2. As a consultant, I'm conflicted when clients want a quick fix solution, that in my professional opinion wont be worth (to them) even the limited time and effort they propose to spend on it.

    Looking more widely, is the world better-served by having consulting firms continuing in business, ready and able to help clients that really want to change fundamentally, at the cost of short-changing the palliative-seekers? Or would it be better to have these "exploiters" go to the wall and not be around to help the enlightened few?

  3. Jamie – I hear what you're saying, that having buffers in strategic places is smart and probably not "un-Lean". But the conundrum is that when Toyota didn't have buffers (or didn't use kitting), then people would confuse "un-Toyota-like" with "un-Lean."

    Toyota changing from long line to shorter segments with buffer zones is all "Toyota-like" because they were / are doing it. But is it in keeping with TPS principles or "lean?"

    Too many people are copying Toyota instead of learning TPS or Lean.

    I got an email from a guy at an automaker who wants to learn about kitting. Probably because he read that Toyota is now using kitting in their plants…

  4. Hey Mark, I looked up the bios of the speakers and see that Ms. Nightingale is blessed to have been a Buckeye! So hey… Dr. Nightingale… O-H!

  5. Also, I agree with Jamie… strategic buffers that the company carefully controls (instead of buffers that magically appear because of overproduction) is not un-lean… it's smart.

    If people would just visit a Toyota plant they'd see that their efficiency target is 97% and not 100% since they know that their process is not infallible and that the line will stop from time to time.

    Additionally, there is this misconception that for a company to "be lean" they cannot have any inventory or buffers. This is likely caused by text book practitioners (those that spend more time reading books and/or in 2 day workshops then on an actual shop floor managing a real business) not truly understanding what the waste of inventory really is.

    Next, as long as the consultant is doing all they can to provide the value the client is asking and paying for how can they be faulted? Plus, if the consultant always tried to "upsell" their clients on a 50 year deployment plan people would likely accuse them of shady business practices… so really the consultant is in a tough spot.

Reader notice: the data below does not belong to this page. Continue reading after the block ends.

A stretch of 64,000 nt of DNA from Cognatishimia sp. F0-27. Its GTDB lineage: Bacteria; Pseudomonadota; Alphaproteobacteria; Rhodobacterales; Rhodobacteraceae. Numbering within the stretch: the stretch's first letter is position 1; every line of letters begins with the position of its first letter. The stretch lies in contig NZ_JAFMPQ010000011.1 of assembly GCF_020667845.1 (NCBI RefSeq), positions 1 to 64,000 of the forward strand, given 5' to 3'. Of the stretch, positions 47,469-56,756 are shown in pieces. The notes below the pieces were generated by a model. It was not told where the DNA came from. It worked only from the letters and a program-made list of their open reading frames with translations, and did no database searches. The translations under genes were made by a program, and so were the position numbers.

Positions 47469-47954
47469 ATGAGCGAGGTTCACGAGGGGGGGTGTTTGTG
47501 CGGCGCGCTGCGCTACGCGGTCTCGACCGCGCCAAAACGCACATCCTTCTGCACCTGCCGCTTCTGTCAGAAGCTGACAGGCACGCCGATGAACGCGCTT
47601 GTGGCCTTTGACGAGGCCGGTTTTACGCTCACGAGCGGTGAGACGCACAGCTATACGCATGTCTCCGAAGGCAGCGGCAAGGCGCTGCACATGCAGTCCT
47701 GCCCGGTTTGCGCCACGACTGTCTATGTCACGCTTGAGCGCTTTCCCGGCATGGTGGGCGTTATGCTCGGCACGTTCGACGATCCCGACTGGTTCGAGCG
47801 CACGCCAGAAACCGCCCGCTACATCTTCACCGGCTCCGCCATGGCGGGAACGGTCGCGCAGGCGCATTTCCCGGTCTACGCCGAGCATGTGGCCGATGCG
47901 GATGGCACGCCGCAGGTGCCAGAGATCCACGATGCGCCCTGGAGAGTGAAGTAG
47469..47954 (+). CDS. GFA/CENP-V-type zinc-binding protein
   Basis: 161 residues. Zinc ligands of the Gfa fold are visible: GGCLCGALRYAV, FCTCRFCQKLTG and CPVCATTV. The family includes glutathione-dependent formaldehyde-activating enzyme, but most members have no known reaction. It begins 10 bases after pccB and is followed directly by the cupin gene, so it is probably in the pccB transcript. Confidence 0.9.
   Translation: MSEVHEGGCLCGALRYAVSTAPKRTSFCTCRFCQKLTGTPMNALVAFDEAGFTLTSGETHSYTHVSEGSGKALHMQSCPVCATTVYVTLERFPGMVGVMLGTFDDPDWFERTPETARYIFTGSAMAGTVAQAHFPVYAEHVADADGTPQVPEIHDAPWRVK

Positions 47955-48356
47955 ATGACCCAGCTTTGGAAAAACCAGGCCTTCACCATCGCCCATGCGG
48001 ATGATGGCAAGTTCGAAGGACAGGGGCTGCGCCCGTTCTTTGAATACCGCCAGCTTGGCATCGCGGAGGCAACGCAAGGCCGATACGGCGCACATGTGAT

Finally, if the client is sincerely doing their best to improve a broken process – even if they are not following the best road-map – well, I could think of worse things! At least they are trying to continuously improve… isn't that what it's all about in the real world?

  6. Another reason for Toyota's 97% efficiency target over setting the target at 100% is to encourage making problems visible. If the target is 100%, there is a strong tendancy to hide problems. Even in a "no-blame" Toyota-like culture, who wants to be the first to pull the andon if the target is 100%.

  7. All that tool training being done causing the wrong actions is an ongoing trend. TQM did for Deming what Lean has done for Ohno, they wanted us to think differently and instead got tools. Not surprise here.

    Now if we can just get rid of those arbitray numerical goals (targets).

  8. Mark, all I can say is amen. I grow weary of perspective clients wanting a 6 pack of Kaizen, a 5 day certification of some kind,and a "90 day path" for becoming Toyota like. Consultants worth their weight in salt should help clients understand that while these things may help the organization to get started, that Lean is a journey, its not the silver bullet they are seeking, and that there isn't a cookbook/one size fits all approach. There are too many folks out there advocating such craziness to make a sale, and many hospitals will fail, become frustrated, and feel it isn't what they expected, thus consider Lean as just another fad. It isn't. Thanks for asking this question as well. Sincerely, Charles Hagood

  9. If the learner hasn't learned, then the teacher hasn't taught.

    I suppose whether one is the client, student, teacher, consultant, etc. the useful thing is to consider what one can do rather than blame others.